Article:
The U.S. Department of Labor’s (DOL) new overtime rules become effective on December 1, 2016. On that day, the salary threshold to be considered an overtime-exempt employee will double from the existing $455 per week to $913 per week (or $47,476 per year). The salary for highly compensated individuals will increase to $134,004. For the first time since the Fair Labor Standards Act (FLSA) was enacted in 1938, these salary levels will now automatically increase for inflation every three years.
On September 20, 2016, 21 states sued the DOL, contending that the DOL overstepped its authority when it adopted the new overtime rules. Along with lead plaintiffs Texas and Nevada, the states of Alabama, Arizona, Arkansas, Georgia, Indiana, Iowa, Kansas, Kentucky, Louisiana, Maine, Michigan, Mississippi, Nebraska, New Mexico, Ohio, Oklahoma, South Carolina, Utah, and Wisconsin have joined the suit. That same day, more than 55 Texas and national business groups, led by the U.S. Chamber of Commerce, filed a similar lawsuit against the overtime rules. Both suits are filed in the Eastern District of Texas and were assigned to Judge Amos Mazzant – who was appointed by President Obama in 2014.
Both lawsuits attack the automatic salary increases. The states point out, for example, that when the DOL last amended its overtime regulations in 2004, the DOL expressly rejected automatic increases as “contrary to congressional intent and inappropriate.” The automatic indexing is alleged to violate the Administrative Procedure Act, which generally requires that agency rule changes be accomplished through notice-and-comment procedures.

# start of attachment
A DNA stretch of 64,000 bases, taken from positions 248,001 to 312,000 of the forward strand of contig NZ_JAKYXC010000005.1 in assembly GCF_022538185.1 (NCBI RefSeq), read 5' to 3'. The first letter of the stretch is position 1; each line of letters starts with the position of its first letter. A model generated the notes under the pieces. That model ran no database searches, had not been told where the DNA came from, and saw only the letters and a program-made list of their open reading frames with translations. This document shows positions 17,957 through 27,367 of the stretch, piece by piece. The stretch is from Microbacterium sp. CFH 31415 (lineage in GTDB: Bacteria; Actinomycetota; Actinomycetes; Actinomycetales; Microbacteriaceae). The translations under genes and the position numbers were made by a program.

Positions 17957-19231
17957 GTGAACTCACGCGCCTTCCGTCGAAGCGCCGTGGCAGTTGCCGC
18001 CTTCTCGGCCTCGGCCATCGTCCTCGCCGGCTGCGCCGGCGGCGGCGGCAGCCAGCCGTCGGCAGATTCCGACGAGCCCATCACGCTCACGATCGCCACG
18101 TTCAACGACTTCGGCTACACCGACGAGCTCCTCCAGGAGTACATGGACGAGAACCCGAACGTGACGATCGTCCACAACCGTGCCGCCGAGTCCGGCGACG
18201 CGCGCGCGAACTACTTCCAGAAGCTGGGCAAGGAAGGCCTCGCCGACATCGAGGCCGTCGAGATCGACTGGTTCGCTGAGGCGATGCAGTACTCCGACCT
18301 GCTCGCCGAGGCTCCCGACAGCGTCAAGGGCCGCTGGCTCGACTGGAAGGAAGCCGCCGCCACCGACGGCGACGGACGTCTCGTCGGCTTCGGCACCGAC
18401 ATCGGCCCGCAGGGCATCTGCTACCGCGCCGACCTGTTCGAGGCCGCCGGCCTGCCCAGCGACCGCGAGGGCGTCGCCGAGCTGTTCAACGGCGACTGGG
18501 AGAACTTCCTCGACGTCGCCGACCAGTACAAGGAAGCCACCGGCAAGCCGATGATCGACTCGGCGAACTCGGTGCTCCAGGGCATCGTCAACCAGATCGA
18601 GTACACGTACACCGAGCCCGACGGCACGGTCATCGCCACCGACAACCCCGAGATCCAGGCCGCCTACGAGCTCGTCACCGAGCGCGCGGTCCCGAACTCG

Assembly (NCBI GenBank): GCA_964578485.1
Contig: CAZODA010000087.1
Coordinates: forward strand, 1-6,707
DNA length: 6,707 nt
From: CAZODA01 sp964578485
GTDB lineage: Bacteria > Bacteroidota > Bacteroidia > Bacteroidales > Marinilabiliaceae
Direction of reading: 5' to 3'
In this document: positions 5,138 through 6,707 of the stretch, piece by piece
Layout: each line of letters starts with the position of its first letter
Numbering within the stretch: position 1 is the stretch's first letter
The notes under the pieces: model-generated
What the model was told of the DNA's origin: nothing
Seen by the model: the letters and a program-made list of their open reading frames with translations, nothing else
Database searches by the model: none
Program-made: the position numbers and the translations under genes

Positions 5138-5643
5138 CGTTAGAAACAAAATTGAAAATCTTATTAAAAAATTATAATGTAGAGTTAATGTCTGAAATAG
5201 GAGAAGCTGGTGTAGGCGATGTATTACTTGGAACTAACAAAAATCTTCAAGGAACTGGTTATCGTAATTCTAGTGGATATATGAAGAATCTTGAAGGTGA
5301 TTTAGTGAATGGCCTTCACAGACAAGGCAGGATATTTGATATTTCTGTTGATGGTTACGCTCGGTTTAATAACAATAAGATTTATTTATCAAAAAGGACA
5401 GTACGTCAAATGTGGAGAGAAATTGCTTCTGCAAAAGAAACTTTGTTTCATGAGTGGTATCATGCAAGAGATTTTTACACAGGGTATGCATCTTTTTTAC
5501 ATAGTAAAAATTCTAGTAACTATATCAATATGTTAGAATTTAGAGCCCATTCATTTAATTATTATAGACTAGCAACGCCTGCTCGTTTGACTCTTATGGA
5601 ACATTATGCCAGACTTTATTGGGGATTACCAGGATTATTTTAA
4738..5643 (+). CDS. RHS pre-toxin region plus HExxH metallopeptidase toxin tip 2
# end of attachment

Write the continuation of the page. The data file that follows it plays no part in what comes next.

The suits further contend that Congress did not intend an employee’s salary level to substitute for distinguishing between overtime-eligible and overtime-exempt employees. Yet in adopting such a high salary threshold, the DOL has ignored the text and meaning of the FLSA which defines whether an employee is a bona fide executive, administrative, or professional employee in terms of the duties an employee is actually performing. The Chamber, for example, asserts that the overtime rule “raises the minimum salary threshold so high that the new salary threshold is no longer a plausible proxy for the categories exempted from the overtime requirement by Congress.”
Finally, the states contend that the overtime rule violates the Constitution’s Tenth Amendment because it “infringes upon state sovereignty and federalism by dictating the wages that States must pay to those whom they employ...” As a result, the DOL’s salary basis test “will wreck State budgets” as states eliminate or alter employment relationships, services, and programs in order to pay for the increased costs.
The suits were just filed and are pending before a judge appointed by the president whose administration created the new overtime rules, so the future of the litigation is uncertain. We will report on future developments. In the interim, contact your Vorys lawyer if you have questions about the DOL’s pending overtime rule and its impact on your business.